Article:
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How Can Telematics Improve Fleet Safety?

Data Blocks
Data Blocks

In 2019 there were 353 New Zealanders killed on the road and thousands more hospitalised in vehicle incidents. Road safety is a major issue and technology is one way that road safety can be addressed. Telematics provides insights into the day-to-day operation of vehicles and equipment, playing a central role in both reactive and educative safety measures.

Every year, new technologies such as fatigue monitoring cameras or business intelligence are emerging to complement telematics and make a significant contribution to increased road safety.

Here are five technologies which are having a positive impact on increasing fleet safety.

  1. Driver scorecards

Scorecards evaluate and rank driver performance across a range of metrics, such as harsh braking and harsh cornering, drawing on data recorded by GPS-based telematics systems. Driver scorecards can be used to monitor risky behaviours and reward those drivers who either consistently meet high safety standards or make significant improvements in this area. Scorecards can also be used to form the basis of driver league tables and associated incentives to encourage road safety. In many businesses, driver scorecards have become an important tool in monitoring changes in driver performance, and in improving overall fleet safety.

  1. Electronic logbooks

Commercial drivers are restricted on the hours they can work, and fleet operators are legally required to ensure that the relevant working hour regulations are adhered to. Fleets that fail to ensure adequate compliance could be subject to severe penalties. An electronic logbook is an easy-to-use application which helps drivers to track and manage their work hours and rest time. Details such as location and time are automatically recorded, giving the ability to drivers to easily manage their work and rest hours. Electronic logbooks simplify compliance, significantly reducing the risk of any breaches.

  1. Predictive and preventative maintenance

Ensuring regular and adequate vehicle maintenance is a core responsibility for fleet operators. Managing the maintenance of all vehicles and equipment is now easier than before thanks to automated vehicle monitoring systems, which provide managers with alerts when maintenance is due, based on engine hours, time or distance travelled.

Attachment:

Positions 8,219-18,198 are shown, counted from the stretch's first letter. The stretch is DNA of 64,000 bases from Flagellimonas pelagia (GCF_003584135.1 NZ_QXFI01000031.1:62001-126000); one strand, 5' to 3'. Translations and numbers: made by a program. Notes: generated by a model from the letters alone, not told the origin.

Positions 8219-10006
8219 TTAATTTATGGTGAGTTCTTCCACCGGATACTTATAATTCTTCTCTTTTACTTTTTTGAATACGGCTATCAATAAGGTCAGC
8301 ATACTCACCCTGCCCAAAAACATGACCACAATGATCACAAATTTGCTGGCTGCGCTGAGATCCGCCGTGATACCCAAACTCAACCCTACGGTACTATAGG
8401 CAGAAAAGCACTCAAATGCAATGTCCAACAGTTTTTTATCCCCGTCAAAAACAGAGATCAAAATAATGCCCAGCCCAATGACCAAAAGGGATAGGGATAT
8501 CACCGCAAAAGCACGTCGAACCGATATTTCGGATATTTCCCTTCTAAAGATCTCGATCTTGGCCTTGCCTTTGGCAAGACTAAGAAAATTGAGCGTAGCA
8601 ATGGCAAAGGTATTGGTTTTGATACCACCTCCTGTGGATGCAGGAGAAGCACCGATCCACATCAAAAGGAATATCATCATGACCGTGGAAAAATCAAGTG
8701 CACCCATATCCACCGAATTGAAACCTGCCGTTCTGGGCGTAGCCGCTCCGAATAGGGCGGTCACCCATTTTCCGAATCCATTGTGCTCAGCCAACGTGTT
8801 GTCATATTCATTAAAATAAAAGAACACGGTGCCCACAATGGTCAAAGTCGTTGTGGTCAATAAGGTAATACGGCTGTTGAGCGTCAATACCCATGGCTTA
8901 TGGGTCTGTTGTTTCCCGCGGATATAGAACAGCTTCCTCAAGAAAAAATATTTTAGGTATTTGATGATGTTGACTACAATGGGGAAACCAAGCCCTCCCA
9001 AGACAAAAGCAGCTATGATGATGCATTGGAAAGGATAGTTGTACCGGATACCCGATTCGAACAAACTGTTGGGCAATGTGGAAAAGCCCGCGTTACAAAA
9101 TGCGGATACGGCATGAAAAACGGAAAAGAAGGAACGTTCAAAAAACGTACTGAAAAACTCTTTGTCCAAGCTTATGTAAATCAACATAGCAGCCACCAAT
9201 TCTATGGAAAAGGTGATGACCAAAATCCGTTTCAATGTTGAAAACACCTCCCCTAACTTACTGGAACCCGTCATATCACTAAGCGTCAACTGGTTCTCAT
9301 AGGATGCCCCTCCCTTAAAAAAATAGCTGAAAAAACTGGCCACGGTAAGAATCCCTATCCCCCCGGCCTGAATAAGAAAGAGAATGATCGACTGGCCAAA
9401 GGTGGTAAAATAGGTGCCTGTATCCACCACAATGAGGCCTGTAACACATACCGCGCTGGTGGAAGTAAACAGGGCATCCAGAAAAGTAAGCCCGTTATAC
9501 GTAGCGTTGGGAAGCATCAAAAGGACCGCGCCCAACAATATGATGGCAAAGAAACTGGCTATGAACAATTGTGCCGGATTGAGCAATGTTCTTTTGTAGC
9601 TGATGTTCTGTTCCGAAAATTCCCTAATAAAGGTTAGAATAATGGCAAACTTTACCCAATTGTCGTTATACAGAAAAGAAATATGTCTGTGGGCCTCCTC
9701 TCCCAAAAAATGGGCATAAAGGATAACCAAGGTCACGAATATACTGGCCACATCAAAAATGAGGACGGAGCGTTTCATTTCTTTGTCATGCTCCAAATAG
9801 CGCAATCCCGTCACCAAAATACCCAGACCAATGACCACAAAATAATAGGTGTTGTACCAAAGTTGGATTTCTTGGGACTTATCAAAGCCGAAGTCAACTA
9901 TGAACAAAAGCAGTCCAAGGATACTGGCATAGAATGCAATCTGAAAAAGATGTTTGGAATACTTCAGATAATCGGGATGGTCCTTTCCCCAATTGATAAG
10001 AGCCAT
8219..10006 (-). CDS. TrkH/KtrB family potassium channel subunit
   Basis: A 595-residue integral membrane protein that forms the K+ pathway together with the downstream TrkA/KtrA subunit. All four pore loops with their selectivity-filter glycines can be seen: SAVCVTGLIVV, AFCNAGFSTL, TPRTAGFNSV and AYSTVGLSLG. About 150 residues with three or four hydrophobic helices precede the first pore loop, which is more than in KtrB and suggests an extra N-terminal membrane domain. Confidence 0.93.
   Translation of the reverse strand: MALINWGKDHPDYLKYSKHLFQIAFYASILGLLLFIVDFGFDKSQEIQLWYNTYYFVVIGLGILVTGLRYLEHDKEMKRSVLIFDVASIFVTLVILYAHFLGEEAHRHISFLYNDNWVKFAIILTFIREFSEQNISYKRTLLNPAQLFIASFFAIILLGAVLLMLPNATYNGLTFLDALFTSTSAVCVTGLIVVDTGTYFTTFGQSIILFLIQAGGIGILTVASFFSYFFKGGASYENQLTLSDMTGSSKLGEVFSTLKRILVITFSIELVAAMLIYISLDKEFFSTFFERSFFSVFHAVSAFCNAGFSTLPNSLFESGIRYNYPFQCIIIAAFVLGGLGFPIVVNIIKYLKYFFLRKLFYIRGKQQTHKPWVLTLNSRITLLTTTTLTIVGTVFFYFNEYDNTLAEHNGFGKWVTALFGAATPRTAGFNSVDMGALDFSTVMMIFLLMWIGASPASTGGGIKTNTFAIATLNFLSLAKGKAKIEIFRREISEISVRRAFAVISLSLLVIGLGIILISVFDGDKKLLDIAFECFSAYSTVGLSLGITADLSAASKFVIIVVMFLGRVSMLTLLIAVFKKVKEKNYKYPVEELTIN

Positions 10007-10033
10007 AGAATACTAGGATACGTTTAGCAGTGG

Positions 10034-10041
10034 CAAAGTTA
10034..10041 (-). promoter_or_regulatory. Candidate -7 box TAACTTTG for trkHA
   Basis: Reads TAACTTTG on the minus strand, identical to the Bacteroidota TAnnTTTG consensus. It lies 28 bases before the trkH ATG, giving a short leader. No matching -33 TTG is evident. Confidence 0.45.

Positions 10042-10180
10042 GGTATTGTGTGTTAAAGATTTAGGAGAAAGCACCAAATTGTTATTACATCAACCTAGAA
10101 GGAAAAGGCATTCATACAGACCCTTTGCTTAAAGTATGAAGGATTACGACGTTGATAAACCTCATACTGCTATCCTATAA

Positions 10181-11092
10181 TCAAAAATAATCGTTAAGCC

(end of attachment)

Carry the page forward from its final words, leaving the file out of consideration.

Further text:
Fleet maintenance is a key health and safety issue, and as part of employers’ duty of care of their workforce, they need to ensure that vehicles and equipment are properly maintained. Preventative and predictive maintenance help to reduce the risk of unscheduled downtime, and prevent unexpected and additional costs.

  1. Prevention of distracted driving

Distractions are a major safety risk when driving, and those who regularly drive long distances for work are likely to be particularly susceptible to it. Driver distraction is also a massive risk to businesses, and more fleets are taking proactive steps to prevent it, rolling out driver scorecards and dash cams are among those steps.

  1. Forward and driver facing cameras with telematics integration

Cameras are growing in popularity within the fleet industry and have obvious advantages in providing protection against fraudulent insurance claims, and exonerating drivers in collisions with other vehicles. Driver facing cameras in particular can identify fatigue as it sets in, by monitoring driver eye-movement and correspondingly sounding an alert in cab to ensure the driver doesn’t fall asleep at the wheel. The ability to replay incidents with both front and driver facing cameras, gives further insights into driver behaviour, in effect bringing data to life and serving as a powerful training tool.

The rate at which new technologies within telematics are emerging shows no signs of slowing – and telematics technology will continue to shape fleet management in the years to come.



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